The US state renewable portfolio standards (RPS) have effected a multitude of benefits, from cutting greenhouse gas emissions to reducing water consumption, according to a report from the US NREL and Lawrence Berkeley Laboratory.
The study estimated RPS policies brought about US$2.2 billion in benefits from reduced greenhouse gas emissions and a further US$5.2 billion from reductions in air pollution in 2013.
The two US government-backed laboratories are undertaking a multi-year analysis of the costs and benefits of the 29 RPS programmes in place in the US. The programmes in place across the US require utilities or other electricity providers to meet a minimum amount of their load with eligible forms of renewables and have been a key driver of renewable energy deployment in the US in recent years.
In 2013, the study said RPS compliance measures resulted in the deployment of 98TWh of renewable electricity generation, representing 2.4% of nationwide electricity generation in that year and resulting in a 3.6% reduction in total fossil fuel generation.
This meant some reductions in key pollutants, including 59 million metric tons of greenhouse gas emissions and 43,900 metric tons of nitrogen oxides. Water withdrawal was also brought down by some 830 billion gallons and overall consumption by 27 billion gallons, the study found.
RPS programmes also appear to have had some clear social impacts, including 200,000 renewable energy-related jobs in 2013 and a US$20 billion boost to GDP. Consumers also saved US$1.2 billion through reduced wholesale electricity prices and US$1.3-1.7 billion from reduced natural gas prices.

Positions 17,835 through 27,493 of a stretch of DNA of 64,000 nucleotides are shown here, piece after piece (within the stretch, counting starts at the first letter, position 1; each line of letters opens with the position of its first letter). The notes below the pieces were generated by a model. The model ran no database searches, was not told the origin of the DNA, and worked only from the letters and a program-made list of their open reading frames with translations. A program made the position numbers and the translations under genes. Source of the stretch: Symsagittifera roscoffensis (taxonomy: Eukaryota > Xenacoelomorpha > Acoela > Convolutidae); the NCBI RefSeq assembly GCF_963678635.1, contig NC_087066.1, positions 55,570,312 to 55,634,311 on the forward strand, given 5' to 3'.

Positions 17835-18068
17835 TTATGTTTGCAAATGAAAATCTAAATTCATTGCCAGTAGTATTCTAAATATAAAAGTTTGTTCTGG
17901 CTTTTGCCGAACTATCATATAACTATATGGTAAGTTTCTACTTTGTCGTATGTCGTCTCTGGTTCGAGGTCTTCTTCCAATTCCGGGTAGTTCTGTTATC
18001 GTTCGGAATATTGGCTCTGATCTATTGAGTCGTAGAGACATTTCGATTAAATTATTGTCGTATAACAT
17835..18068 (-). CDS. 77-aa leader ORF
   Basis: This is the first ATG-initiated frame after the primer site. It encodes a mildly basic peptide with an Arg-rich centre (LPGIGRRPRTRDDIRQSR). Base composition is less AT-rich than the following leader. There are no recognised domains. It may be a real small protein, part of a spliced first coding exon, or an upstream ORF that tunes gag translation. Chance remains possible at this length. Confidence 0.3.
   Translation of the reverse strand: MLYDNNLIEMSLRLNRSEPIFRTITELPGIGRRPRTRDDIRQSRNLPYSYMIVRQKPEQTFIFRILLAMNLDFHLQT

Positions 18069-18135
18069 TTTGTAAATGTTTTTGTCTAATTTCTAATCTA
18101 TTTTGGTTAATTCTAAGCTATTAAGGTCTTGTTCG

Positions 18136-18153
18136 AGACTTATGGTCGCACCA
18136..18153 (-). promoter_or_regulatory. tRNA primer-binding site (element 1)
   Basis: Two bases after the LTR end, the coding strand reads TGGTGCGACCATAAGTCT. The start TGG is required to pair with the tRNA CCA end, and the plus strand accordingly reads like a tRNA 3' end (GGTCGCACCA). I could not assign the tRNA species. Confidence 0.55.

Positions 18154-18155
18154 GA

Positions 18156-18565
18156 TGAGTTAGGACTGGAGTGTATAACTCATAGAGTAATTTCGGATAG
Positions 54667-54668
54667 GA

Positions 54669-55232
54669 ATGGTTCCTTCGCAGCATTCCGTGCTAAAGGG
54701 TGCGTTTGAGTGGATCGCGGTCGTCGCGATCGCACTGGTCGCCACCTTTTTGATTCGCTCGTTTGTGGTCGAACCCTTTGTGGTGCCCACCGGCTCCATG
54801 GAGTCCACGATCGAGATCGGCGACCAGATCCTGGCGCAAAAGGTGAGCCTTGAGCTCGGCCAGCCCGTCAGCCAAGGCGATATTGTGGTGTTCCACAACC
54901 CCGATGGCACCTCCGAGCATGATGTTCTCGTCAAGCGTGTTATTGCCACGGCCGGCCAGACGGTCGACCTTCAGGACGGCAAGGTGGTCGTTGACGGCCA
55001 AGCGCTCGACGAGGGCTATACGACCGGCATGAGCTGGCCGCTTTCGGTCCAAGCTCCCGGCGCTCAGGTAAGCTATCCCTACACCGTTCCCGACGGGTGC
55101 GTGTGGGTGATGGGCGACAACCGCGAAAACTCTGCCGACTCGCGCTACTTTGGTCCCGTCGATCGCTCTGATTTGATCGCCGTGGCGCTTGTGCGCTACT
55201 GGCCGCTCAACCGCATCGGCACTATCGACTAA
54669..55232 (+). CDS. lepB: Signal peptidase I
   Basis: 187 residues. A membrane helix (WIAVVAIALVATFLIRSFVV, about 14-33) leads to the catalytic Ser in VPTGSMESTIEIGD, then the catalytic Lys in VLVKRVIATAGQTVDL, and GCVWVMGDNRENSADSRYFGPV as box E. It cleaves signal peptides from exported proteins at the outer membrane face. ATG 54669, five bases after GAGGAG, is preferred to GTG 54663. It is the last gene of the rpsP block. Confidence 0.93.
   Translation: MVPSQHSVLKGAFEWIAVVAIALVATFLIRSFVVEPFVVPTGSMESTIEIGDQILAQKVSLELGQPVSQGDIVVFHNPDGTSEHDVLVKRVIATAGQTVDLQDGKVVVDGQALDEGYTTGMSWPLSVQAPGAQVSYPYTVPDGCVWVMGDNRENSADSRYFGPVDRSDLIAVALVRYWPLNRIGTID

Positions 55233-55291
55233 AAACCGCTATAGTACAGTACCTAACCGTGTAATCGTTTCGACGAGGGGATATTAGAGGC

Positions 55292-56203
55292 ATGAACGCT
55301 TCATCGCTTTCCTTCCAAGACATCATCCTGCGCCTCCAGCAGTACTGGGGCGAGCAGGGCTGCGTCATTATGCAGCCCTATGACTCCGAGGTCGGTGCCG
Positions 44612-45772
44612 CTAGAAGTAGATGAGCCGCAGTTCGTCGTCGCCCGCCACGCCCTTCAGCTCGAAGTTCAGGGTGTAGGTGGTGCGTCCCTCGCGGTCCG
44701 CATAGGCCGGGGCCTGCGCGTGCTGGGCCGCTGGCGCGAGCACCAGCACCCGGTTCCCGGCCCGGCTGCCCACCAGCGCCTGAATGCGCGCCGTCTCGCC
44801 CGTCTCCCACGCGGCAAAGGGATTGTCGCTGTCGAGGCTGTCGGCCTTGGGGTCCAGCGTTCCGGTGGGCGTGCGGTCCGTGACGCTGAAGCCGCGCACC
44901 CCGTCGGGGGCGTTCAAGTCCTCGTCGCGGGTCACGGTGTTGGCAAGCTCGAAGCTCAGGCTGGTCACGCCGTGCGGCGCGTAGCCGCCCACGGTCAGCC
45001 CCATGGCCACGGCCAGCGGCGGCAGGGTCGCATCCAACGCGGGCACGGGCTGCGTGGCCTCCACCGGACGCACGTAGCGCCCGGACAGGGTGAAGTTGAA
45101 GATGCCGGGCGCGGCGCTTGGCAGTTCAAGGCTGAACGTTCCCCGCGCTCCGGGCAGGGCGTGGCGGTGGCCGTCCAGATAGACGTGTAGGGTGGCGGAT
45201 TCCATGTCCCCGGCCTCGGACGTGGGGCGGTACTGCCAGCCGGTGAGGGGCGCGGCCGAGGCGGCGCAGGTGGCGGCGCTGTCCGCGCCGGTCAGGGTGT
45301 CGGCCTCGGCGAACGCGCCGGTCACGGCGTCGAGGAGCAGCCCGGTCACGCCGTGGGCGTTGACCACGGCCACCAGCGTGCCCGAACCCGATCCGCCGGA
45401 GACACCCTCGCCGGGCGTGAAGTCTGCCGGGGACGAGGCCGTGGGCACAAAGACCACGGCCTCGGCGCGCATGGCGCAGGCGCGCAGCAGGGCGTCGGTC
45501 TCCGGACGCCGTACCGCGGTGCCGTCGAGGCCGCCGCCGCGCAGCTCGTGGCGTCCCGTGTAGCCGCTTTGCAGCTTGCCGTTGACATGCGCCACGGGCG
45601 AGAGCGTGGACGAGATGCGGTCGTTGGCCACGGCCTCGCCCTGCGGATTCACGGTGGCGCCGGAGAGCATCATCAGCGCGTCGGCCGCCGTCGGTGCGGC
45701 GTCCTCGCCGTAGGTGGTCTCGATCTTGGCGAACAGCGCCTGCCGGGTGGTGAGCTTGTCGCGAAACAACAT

However, the report authors are at pains not to describe these latter impacts as “net social benefits” as they represent resource transfers from one industry to another.
The impacts and benefits identified in the report were also said to be highly regional, with the economic benefits from air pollution reductions concentrated primarily in the Mid-Atlantic, Great Lakes, Northeast and Texas, where emissions from coal-fired power stations are greatest. Similarly, water reductions were greatest in California and Texas, which regularly experience drought.
“Our goal was to estimate the magnitude of RPS benefits and impacts at a national-level, using established methodologies, while recognising that individual states can perform their own, more-detailed assessments,” said NREL’s Jenny Heeter, one of the report’s authors.
The NREL and Berkely Lab teams will now undertake a study evaluating the future costs and benefits RPS programmes, considering scheduled increases to each state’s requirements as well as potential policy revisions.